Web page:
The consumer monitor panel allows for the monitoring of consumer tasks. Consumer tasks are the tasks that read from a topic. They may also write to a topic. This screen will allow you to monitor that the messages are being processed and determine if there is a lag in the processing.

Volume Analytics is used by our customers to process data from many data streams and data sources quickly and reliably. In addition, it has enabled the production of prototype systems that scale up into enterprise systems without rebuilding and re-coding the entire system.

And now this tour of Volume Analytics leads into a video demonstration of how it all works together.

Demonstration Video

This video will further describe the features of Volume Analytics using an example application which parses ip addresses out of incident reports and searches other systems for indications of those IP addresses. The data is saved into a SAP HANA database.

Request a Demo Today

Volume Analytics is scalable, fast, maintainable and repeatable. Contact us to request a free demo and experience the power and efficiency of Volume Analytics today.


HANA Zeppelin Query Builder with Map Visualization

SAP HANA Query Builder On Apache Zeppelin Demo

HANA Zeppelin Query Builder with Map Visualization

HANA Zeppelin Query Builder with Map Visualization

In working with Apache Zeppelin I found that users wanted a way to explore data and build charts without needing to know SQL right away. This is an attempt to build a note in Zeppelin that would allow a new data scientist to get familiar with the data structure of their database. And it allows them to build simple single table queries that allow for building charts and maps quickly. In addition it shows the SQL used to perform the work.


This video will demonstrate how it works. I have leveraged work done by Randy Gelhausen’s query builder post on how to make a where clause builder.  I also used Damien Sorel’s jQuery Query Builder. These were used to make a series of paragraphs to lookup tables and columns in HANA and allow the user to build a custom query. This data can be quickly graphed using the Zeppelin Helium visualizations.

The Code

This is for those data scientists and coders that want to replicate this in their Zeppelin.

Note that this code is imperfect as I have not worked out all the issues with it. You may need to make changes to get it to work. It only works on Zeppelin 0.8.0 Snapshot. It is also made to work with SAP HANA as the databases.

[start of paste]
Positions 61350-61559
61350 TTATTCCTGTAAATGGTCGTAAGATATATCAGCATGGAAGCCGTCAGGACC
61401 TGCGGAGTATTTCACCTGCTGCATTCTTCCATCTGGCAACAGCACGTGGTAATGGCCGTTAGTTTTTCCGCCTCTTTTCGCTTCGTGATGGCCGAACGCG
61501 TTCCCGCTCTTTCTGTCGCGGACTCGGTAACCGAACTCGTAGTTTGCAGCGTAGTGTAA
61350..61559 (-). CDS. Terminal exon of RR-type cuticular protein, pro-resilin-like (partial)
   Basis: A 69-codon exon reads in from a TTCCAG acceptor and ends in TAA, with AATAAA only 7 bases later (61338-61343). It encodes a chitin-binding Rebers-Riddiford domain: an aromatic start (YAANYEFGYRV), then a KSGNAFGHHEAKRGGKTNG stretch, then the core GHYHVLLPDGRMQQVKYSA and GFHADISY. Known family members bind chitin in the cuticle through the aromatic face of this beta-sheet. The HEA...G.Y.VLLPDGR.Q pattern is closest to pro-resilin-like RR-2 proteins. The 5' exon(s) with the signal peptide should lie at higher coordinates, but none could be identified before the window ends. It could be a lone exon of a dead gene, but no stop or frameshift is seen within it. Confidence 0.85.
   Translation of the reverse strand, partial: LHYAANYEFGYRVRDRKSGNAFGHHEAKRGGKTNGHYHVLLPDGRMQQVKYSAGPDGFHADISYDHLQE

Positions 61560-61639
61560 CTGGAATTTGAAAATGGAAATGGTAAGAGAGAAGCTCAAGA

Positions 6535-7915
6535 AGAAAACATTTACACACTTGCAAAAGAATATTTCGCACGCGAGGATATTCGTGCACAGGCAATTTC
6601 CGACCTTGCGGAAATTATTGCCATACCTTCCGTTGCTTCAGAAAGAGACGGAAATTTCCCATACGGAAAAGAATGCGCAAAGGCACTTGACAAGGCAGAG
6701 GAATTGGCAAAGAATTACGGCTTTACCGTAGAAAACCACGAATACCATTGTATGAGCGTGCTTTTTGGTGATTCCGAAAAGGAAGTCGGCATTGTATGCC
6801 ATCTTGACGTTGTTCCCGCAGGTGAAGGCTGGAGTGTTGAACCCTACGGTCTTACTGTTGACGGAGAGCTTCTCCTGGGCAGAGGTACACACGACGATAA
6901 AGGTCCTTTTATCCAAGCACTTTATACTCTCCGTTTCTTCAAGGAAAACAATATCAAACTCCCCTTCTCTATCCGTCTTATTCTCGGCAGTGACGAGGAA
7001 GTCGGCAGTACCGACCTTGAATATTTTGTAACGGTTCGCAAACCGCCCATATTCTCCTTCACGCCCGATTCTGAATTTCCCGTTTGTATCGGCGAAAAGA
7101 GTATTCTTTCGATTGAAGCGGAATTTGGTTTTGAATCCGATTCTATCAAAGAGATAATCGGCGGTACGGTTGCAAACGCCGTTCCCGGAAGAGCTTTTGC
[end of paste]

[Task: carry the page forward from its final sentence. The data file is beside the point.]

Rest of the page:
It only has one type of aggregation – sum and it does not have a way to perform a having statement. But these features could easily be added.

This Zeppelin note is dependent on code from a previous post. Follow the directions in Using Zeppelin to Explore a Database first.

Paragraph One

//Get list of columns on a given table
def columns1(table: String) : Array[(String)] = {
 sqlContext.sql("select * from " + table + " limit 0").columns.map(x => x.asInstanceOf[String])

def columns(table: String) : Array[(String, String)] = {
 sqlContext.sql("select * from " + table + " limit 0").columns.map(x => (x, x))

def number_column_types(table: String) : Array[String] = {
 var columnType = sqlContext.sql("select column_name from table_columns where table_name='" +
    table + "' and data_type_name = 'INTEGER'")
 columnType.map {case Row(column_name: String) => (column_name)}.collect()

// set up the tables select list
val tables = sqlContext.sql("show tables").collect.map(s=>s(1).asInstanceOf[String].toUpperCase())
z.angularBind("tables", tables)
var sTable ="tables"
z.angularBind("selectedTable", sTable)

z.angularWatch("selectedTable", (before:Object, after:Object) => {
 println("running " + after)
 sTable = after.asInstanceOf[String]
 // put the id for paragraph 2 and 3 here

var col = columns1(sTable)
col = col :+ "*"
z.angularBind("columns", col)
// hack to make the where clause work on initial load
var col2 = columns(sTable)
var extra = ("1","1")
col2 = col2 :+ extra
z.angularBind("columns2", col2)
var colTypes = number_column_types(sTable)
z.angularBind("numberColumns", colTypes)
var sColumns = Array("*")
// hack to make the where clause work on initial load
var clause = "1=1"
var countColumn = "*"
var limit = "10"

// setup for the columns select list
z.angularBind("selectedColumns", sColumns)
z.angularWatch("selectedColumns", (before:Object, after:Object) => {
 sColumns = after.asInstanceOf[Array[String]]
 // put the id for paragraph 2 and 3 here
z.angularBind("selectedCount", countColumn)
z.angularWatch("selectedCount", (before:Object, after:Object) => {
 countColumn = after.asInstanceOf[String]
// bind the where clause
z.angularBind("clause", clause)
z.angularWatch("clause", (oldVal, newVal) => {
 clause = newVal.asInstanceOf[String]

z.angularBind("limit", limit)
z.angularWatch("limit", (oldVal, newVal) => {
 limit = newVal.asInstanceOf[String]

This paragraph is Scala code that sets up some functions that are used to query the table with the list of tables and the table with the list of columns. You must have the tables loaded into Spark as views or tables in order to see them in the select lists. This paragraph performs all the binding so that the next paragraph which is Angular code can get the data built here.

Paragraph Two

<link rel="stylesheet" href="https://cdn.rawgit.com/mistic100/jQuery-QueryBuilder/master/dist/css/query-builder.default.min.css">
<script src="https://cdn.rawgit.com/mistic100/jQuery-QueryBuilder/master/dist/js/query-builder.standalone.min.js"></script>

<script type="text/javascript">
  var button = $('#generateQuery');
  var qb = $('#builder');
  var whereClause = $('#whereClause');
    whereClause.trigger('input'); //triggers Angular to detect changed value
  // this builds the where statement builder